Los Angeles: A Wild Goose Chase On The First Day Of The Foie Gras Ban

Jul 2, 2012 9:01 am

Driving around Los Angeles in search of the illicit

A sad sign at Surfas in Culver City.
A sad sign at Surfas in Culver City.
 
Foie custard served, pre-ban, at Mezze.
Foie custard served, pre-ban, at Mezze.
 

I woke up today with a mission: find foie gras. As you may already know, sales of any force-fed fowl have been halted in California as of July 1st thanks to CA Senate Bill 1520. For months, people have been lamenting the ban and now the foiepocalypse is upon us. Or is it? Law enforcement agencies statewide have said that enforcing the foie ban isn't exactly high on their list of priorities. While the fine for each infraction is $1,000, it seems that the manpower required to quackdown on the scofflaws would just be too expensive. With that knowledge, I set out on my mission. Could I find foie gras for sale in Los Angeles?

My first stop was L'Epicerie, a quaint French cafe and market that sells crepes and terrines and all other kinds of French specialties. They usually offer a homemade duck foie gras terrine that they serve with plum and fig chutney. In the glass case where the mason jars of foie are usually lined up, there was no foie to be had. All the labels said “pork.” I asked if they planned to offer any more foie and the guy behind the counter said “we're just working with what we have right now.” No mention of the ban whatsoever, but no foie either. This was my first stop but one of my best options. I left the store empty-handed yet determined.

Next up was Cafe Laurent, another French cafe, albeit one without a market attached. I checked the menu and didn't see foie. Bad sign. When I asked the manager, he said they're low-key and don't carry it. He suggested I try L'Epicerie. Thanks, mon ami.

Still foie-less, I ventured further for more out-of-the-box possibilities. The Curious Palate on Venice Blvd. is exactly the type of place you'd expect to find foie. They have a great cheese selection, a carefully curated stock of artisanal goods, and the salmon on their menu is billed as “locally cold smoked.” Just the kind of food geek place that might carry France's favorite liver-based delicacy. Nope. No foie here.

I arrived at the same answer for stop number four at Mitsuwa Marketplace – an admittedly odd choice. Mitsuwa is the go-to shop for all things Japanese, so I thought that perhaps they'd randomly have some foie in their cases. They didn't. Chicken livers? Yep. Frozen octopus sashimi? You know it. Good specials on Asahi tall boys? Glug glug glug. But no duck in any form. I felt like an idiot even asking because I'm pretty sure the manager I talked to assumed I lumped all Asians together and was looking for Peking duck. I WAS NOT LOOKING FOR PEKING DUCK, SIR. Although Peking foie sounds pretty good right about now.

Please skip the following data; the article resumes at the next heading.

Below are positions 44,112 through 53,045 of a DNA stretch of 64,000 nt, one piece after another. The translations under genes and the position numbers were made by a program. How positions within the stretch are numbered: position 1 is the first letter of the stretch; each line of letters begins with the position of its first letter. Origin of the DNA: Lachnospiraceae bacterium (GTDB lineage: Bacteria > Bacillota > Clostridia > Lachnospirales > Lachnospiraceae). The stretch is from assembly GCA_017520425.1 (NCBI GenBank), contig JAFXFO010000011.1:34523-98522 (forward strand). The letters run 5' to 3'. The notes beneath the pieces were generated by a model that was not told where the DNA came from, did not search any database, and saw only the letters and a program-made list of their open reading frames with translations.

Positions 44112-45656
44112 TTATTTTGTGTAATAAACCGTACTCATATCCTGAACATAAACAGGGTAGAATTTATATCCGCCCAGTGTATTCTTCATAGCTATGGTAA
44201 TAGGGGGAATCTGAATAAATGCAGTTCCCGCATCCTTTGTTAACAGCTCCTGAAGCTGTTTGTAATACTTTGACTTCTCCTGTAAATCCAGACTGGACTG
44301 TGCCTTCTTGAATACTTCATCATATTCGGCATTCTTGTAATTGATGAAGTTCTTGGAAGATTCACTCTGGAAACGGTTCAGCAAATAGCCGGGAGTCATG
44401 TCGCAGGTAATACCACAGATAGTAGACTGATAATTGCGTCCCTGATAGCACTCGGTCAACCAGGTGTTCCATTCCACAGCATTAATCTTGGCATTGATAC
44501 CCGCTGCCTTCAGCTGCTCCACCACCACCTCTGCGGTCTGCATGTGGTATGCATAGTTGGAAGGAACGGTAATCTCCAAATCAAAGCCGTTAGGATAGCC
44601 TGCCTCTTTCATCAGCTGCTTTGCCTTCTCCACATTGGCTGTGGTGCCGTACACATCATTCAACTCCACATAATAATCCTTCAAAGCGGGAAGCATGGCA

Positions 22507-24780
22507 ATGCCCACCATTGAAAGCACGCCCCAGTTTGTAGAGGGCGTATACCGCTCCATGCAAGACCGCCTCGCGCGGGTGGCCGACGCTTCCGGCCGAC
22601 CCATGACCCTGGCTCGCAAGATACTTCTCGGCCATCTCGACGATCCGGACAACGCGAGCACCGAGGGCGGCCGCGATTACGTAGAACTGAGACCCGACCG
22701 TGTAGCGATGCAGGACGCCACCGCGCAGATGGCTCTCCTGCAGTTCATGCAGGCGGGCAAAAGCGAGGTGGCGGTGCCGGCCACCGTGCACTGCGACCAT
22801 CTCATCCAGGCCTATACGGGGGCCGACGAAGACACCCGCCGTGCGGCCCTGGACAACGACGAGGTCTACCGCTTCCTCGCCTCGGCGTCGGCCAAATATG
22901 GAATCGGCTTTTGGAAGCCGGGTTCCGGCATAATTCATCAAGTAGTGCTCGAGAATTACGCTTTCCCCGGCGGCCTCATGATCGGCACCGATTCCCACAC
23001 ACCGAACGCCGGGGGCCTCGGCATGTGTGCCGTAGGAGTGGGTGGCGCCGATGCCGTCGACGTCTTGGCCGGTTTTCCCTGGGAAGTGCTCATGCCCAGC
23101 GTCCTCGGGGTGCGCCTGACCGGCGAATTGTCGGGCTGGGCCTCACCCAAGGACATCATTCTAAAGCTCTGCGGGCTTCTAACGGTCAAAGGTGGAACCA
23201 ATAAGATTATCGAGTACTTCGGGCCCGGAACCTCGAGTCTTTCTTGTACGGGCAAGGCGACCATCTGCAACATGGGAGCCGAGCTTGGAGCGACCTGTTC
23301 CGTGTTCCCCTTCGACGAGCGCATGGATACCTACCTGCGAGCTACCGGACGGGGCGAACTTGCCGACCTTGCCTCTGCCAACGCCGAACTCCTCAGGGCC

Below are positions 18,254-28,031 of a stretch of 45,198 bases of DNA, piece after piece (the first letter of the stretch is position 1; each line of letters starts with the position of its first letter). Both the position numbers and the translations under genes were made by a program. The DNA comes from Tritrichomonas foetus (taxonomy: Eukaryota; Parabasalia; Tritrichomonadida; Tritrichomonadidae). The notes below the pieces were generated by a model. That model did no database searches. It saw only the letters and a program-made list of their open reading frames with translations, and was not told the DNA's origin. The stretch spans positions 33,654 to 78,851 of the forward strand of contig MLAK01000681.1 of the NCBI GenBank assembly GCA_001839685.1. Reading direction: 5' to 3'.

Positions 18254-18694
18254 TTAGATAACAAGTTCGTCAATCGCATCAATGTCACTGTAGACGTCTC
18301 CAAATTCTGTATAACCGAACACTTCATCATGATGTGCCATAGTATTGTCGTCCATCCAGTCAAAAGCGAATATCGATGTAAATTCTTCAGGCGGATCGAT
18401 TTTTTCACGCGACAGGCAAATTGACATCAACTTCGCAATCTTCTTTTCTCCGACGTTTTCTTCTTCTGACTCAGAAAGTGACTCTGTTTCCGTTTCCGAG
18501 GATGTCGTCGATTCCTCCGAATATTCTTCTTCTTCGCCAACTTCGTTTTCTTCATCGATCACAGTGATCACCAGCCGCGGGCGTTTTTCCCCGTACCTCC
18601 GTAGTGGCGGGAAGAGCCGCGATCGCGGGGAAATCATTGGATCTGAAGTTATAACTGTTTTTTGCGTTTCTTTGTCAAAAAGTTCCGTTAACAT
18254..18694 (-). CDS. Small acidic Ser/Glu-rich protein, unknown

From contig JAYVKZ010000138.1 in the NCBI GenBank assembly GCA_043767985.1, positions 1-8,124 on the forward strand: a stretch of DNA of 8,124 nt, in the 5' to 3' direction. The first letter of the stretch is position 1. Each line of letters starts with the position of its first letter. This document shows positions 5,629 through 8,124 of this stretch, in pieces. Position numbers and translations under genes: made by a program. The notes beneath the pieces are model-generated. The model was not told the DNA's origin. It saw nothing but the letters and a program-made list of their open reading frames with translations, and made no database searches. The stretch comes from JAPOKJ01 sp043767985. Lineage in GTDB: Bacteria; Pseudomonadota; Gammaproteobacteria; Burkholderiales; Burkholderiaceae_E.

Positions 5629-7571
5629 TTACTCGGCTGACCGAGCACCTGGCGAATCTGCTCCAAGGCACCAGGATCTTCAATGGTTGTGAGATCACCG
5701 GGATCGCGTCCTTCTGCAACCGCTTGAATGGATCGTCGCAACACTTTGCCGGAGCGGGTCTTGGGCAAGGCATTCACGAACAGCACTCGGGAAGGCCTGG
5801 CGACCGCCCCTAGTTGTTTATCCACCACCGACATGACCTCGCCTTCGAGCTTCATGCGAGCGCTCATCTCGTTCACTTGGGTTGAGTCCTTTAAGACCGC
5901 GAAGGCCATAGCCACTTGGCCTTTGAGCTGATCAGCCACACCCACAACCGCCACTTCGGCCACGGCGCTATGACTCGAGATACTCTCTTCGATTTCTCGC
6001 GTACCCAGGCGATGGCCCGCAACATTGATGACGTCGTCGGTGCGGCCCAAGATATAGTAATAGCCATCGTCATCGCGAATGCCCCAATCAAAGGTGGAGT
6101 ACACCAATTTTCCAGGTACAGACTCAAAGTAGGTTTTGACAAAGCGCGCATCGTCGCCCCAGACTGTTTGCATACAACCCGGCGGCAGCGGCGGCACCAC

Down but not out, I still had a few more ideas to garner some of the gander. Sprouts, a local grocery store that I usually describe as a cross between Whole Foods and Trader Joe's, had no foie. They had a whole frozen duck, so I assume you can make some sort of Frankenfoie out of what you find inside, but  they don't carry anything besides calf liver and beef liver. For the record, if we're so concerned about the well-being of the animals we're eating, let's talk about calves. No, on second thought, let's not open that can of baby cows.

Two stops left and they were both within walking distance of each other. Le Dijonaise is a French restaurant that offers something called “Pâté et Brie” on their menu. My hopes were slowly rising as I walked in. After asking one of the servers what kind of pâté they served, I was told “country.” That doesn't help me much. As far as I know, Noah did not take two countries on the Ark. I pressed further and found out it was made from pork. Merde! I sulked out knowing full well that I only had one more chance on my illicit quest.

Surfas was my Great White Beige Hope. If you're unfamiliar, Surfas is a restaurant supply house in Culver City that offers just about anything you would need to start a restaurant. I'm talking spatulas to Valrhona chocolate to giant pizza ovens. This place has always been fully stocked in duck and duck products for anybody that wanted some. I stepped inside and went immediately to the specialty case where they used to keep their foie. What I found was the saddest sign in the world: “BANNED IN CA” with a list of the myriad products they won't be carrying anymore. Not only was Surfas not selling foie gras anymore, they also stopped sales on ANYTHING duck-related. Apparently their duck was a by-product of foie production and now they can't sell any of it. The employee I spoke with told me they were currently trying to find alternate sources but there was no way they were selling foie gras. Quel dommage.

So my quest was all for naught. There is no foie to be had, at least in my general vicinity. This could be because it's the very first day of the ban and nobody knows how lenient the foie police are going to be. It could also just be that there was such a run on foie before the ban went into effect, that even those stores that plan on selling the beautiful meat butter are merely out of stock (Surfas was completely bought out of all of its duck products in the past week). No matter what the cause, I now live in a foie-less world filled with so few foiessibilities -- unless I hop on a plane and travel to literally any other state in the US. Then I can go nuts on foie and gorge myself like a duck being fattened for-- let's just say winter.


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